There are a lot of ways to communicate with someone that can encourage them to send you referrals. Here are some communication methods you might consider:
- phone calls
- text messages
- social media
- client appreciation events
- other events
- meeting in person
These different methods can be used together to reach the people who are part of your referral campaign. With these methods you can connect with people and encourage them to send you referrals.
What You Communicate as Part of a Financial Advisor Referral Campaign
Now that you know who you are going to communicate to and how you could communicate, the next step is to consider what you are going to communicate. What are you going to say?
What you communicate to someone will vary depending on the situation. Whatever the situation though, there are three things to keep in mind.
First, remember that the best types of communications are focused on something more than getting a referral. When you communicate with someone it might be to connect, convey information, find out information, or something else. These are the main purposes of genuine communication. These things enable you to remind someone about your financial advisor business and to ask for a referral, but the other things you are saying are the real focus of your communication.
When you communicate you could communicate a number of different things. For example, with a current client, you might communicate with them to:
- let them know how things are going with their finances
- find out how they are doing and if, for example, they have had any major life events
- wish them a happy birthday
- send them a greeting on various holidays
- let them know about a service you provide that they might be interested in
- invite them to a client appreciation event
- ask them a question related to their finances
- talk about something you know that has happened in their lives
- give them information they might find useful and interesting
- let them know about something important that has happened at your firm
These are just some examples. You can think of more and maybe even make a list for each of the categories of people you might contact. You’ll probably find that there is some overlap in what you could communicate between different groups. That’s a good thing that can make communication simpler.
The second thing to keep in mind, is the idea of reminding people that you are a financial advisor. Although you might not think they would forget (especially if they are a client, for example), it might not be top of mind when they think of you. They might think of you first as an acquaintance, someone they know from some group, or just as someone they know in some other capacity. Reminding them you are a financial advisor can help this be top of mind.
Reminding people you are a financial advisor can be easy. There are lots of ways to do it. Sometimes it will be a function of the communication, like if you send a financial newsletter, or if you call to update a client on their financial situation. Sometimes though you might have to find ways to work it in. Here are some ideas:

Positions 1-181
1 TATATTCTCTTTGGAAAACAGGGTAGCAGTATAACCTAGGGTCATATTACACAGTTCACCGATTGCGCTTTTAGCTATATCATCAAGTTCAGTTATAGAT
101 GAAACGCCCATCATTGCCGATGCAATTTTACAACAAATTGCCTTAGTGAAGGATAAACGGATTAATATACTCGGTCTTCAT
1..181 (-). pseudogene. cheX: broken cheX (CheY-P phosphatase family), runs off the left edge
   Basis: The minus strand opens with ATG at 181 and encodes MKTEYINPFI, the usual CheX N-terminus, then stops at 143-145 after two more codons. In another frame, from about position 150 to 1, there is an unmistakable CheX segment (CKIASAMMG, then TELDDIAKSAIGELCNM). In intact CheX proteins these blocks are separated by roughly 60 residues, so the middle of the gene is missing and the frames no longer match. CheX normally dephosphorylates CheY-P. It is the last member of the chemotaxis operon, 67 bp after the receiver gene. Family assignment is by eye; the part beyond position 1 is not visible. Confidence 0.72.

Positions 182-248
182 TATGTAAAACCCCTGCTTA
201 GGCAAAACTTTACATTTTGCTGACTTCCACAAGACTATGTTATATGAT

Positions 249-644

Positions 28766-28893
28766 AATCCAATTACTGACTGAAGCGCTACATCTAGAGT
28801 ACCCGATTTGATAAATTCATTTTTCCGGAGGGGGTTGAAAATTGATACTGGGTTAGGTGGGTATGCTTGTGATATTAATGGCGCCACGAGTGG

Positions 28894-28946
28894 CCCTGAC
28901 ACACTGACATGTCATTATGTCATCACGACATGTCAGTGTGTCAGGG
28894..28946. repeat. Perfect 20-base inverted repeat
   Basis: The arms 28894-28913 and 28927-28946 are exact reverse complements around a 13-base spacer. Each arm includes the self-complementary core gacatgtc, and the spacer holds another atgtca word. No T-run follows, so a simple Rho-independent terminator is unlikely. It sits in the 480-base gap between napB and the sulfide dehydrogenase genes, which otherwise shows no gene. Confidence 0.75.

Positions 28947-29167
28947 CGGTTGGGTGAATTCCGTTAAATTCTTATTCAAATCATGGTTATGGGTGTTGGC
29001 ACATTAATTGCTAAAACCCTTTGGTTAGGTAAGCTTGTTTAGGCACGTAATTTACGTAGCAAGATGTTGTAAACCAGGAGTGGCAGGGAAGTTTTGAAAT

- You can use a branded email such as email@example.com, instead of firstname.lastname@example.org.
- You can use an email signature that has your name, your credentials, your business name, a tag line, and contact information.
- When sending letters, postcards, newsletters and so forth, you could send them from your business with your business address. You could also use business logos, letterheads, and envelopes where appropriate.
- You could develop a script so you can bring up your work in conversation. For example, if someone asks how things are going, you could have something ready to say about being a financial advisor. I often coach my clients to say “In my work as a financial advisor…”
- You could talk to people about general financial issues. You could discuss the economy, markets overall, or basic financial ideas.
- When doing something business related, you could carry a laptop case or a briefcase that has your company name on it.
These are just a few ideas. There are more you could use. In any communication you use though, you can probably find a way to put in a reminder about what you do and the type of services you provide. The more that people see things like that, the more likely they will be to have you and your profession top of mind.
The third thing to keep in mind is to ask for a referral. Of course, if you provide great service, have a good reputation, communicate with people, and remind them you are a financial advisor, referrals can come without a reminder. That being said though, if done the right way, asking can increase the number of referrals you receive. Some people you may communicate with may not have thought to send you a referral or that you were looking to expand your financial advisor business that way. By asking, you can let them know.
When asking for referrals, you don’t want to do it with every communication. It’s best to find times when it is appropriate and natural. You can look for places where it naturally fits into the communication and where it would be of value to the person you are communicating with.